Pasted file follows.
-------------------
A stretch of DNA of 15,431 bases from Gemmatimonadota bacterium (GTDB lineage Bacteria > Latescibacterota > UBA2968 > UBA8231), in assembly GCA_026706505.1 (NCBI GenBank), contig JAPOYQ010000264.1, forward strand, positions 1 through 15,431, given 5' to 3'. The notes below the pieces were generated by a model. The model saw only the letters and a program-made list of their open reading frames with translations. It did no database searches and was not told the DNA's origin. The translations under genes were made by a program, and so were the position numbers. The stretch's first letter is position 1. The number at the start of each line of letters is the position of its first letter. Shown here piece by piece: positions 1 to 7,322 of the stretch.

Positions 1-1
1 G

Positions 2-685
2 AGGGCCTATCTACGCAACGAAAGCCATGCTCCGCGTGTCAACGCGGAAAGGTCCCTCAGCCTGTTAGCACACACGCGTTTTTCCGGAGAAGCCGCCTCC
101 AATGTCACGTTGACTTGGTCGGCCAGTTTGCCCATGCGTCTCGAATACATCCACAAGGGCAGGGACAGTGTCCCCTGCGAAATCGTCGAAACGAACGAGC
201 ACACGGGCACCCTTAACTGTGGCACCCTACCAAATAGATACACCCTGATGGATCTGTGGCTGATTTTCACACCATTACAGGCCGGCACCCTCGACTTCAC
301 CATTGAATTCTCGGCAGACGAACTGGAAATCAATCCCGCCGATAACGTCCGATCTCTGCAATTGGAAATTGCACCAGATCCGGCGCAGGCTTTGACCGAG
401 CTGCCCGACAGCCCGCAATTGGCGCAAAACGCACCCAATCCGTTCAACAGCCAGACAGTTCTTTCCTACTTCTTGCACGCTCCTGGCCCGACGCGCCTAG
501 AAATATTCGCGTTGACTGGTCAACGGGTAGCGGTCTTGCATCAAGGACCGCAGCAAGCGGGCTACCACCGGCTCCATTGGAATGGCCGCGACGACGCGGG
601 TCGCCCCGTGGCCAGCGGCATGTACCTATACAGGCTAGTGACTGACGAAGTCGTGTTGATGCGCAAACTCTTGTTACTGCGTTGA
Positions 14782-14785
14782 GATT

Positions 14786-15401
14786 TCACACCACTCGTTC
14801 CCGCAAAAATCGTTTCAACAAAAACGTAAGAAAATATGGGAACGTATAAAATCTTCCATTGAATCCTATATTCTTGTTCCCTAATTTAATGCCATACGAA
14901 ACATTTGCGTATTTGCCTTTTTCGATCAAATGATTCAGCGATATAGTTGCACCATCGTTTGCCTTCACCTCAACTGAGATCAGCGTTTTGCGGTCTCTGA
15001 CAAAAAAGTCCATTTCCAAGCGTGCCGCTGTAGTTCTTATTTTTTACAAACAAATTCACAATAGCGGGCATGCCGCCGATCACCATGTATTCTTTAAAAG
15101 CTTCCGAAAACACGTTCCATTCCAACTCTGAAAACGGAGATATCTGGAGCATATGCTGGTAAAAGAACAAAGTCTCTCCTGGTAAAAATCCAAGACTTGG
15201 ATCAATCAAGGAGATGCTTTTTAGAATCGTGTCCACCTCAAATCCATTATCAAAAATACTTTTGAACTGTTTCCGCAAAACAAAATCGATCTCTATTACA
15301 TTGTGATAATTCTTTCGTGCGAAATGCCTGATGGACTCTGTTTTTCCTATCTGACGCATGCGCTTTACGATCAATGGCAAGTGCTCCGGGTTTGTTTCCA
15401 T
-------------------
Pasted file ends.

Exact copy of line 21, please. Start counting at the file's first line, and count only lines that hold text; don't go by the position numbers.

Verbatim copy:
15301 TTGTGATAATTCTTTCGTGCGAAATGCCTGATGGACTCTGTTTTTCCTATCTGACGCATGCGCTTTACGATCAATGGCAAGTGCTCCGGGTTTGTTTCCA